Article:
by Jay Casey
From time to time, The Awl offers its space to normal, everyday people with a perspective on national issues. Today brings a report from Jay Casey, who has been paying attention to the Internet all week.
A few nights ago now, something insignificant happened. Therefore people on the internet became very interested. During the Boise State halftime show, a news camera panned down the drumline, stopping on a young woman playing the cowbell. She had what looked to be a sullen look on her face and after these seconds of footage, people were already talking about her on Twitter. They called her Sad Cowbell Girl. A clip was put on YouTube and her face was Photoshopped onto Will Ferrell’s in Blue Ã–yster Cult parody videos. There was Christopher Walken, yelling for more cowbell while the girl beat to the rhythm. The meme was mildly amusing until her glassy gaze and blank expression was explained. She is blind.
When people realized they had been laughing at a blind person, the mood shifted. No one wanted to have a good time at the expensive of a disabled person. This was branded unfunny. Actually, anyone amused by her state became the butt of the joke.
Gone was the happy beat of her hollow instrument, replaced by stolen chuckles, stifled under hand-covered mouths.
Everyone’s favorite cowbell player was now everyone’s very guilty pleasure.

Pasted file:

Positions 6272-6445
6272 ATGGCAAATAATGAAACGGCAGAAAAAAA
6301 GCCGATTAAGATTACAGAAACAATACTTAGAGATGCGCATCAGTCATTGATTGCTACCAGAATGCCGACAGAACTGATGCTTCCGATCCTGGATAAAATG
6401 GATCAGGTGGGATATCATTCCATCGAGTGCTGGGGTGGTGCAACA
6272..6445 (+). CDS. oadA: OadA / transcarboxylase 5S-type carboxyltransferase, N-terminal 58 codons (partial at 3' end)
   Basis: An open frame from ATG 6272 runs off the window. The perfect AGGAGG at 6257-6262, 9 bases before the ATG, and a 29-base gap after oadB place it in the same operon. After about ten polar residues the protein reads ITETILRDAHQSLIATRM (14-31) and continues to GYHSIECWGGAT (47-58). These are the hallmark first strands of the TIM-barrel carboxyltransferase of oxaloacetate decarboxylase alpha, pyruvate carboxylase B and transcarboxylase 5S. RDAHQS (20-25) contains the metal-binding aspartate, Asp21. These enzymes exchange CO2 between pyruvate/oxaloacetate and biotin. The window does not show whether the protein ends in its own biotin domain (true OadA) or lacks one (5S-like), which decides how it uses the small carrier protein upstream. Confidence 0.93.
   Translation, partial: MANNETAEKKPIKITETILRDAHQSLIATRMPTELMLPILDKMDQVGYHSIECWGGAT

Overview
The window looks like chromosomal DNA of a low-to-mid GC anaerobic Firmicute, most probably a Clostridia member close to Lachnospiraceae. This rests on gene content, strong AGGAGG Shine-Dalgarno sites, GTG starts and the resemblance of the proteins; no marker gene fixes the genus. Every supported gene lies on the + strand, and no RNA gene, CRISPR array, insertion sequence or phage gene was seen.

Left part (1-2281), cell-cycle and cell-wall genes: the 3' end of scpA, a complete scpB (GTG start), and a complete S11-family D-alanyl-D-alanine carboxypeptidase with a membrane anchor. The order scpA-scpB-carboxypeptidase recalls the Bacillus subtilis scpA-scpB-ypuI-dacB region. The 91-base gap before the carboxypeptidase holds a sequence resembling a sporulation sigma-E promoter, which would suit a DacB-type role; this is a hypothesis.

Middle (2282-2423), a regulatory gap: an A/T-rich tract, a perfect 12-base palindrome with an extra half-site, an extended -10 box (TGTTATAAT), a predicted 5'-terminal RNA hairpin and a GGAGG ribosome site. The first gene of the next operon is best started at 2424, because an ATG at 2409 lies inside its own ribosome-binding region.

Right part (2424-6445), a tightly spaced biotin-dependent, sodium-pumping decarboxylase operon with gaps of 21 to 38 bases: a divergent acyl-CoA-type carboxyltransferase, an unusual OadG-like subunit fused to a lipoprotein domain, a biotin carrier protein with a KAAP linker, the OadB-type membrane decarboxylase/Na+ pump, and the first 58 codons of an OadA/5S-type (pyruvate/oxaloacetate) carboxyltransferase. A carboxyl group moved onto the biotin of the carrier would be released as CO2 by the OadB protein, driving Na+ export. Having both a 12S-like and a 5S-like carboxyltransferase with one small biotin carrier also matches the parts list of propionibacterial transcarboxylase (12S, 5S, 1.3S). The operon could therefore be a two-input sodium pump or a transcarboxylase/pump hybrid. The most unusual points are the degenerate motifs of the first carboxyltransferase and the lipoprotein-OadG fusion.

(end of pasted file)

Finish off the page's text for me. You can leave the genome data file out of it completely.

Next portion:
But we should laugh at Sad Cowbell Girl. She’s one of us. She’s a regular person. Why does her blindness protect her from being caught off-guard by the camera?
What if she was caught up in the moment?
What if she was stunned by the majesty of her cowbell?
Here is this girl, on the percussion line, striking an object, making this distinct sound. Isn’t it funny when she plays the cowbell, too?
People are only willing to laugh if they’re not going to be judged. It’s this anonymous removal, this distance that we enjoy on the Internet, that makes it okay to mock others. When it became known that she was blind, it made her actually human to us. It created this awkward intimacy that we’re not ready to address. When found out about her blindness, we became less removed. We thought that, therefore, we were bad people for laughing at a blind percussionist.
But it’s okay to laugh. She’s the cowbell player. The cowbell is a silly instrument.
Jay Casey blogs semi-anonymously to get out of explaining why he has no manners.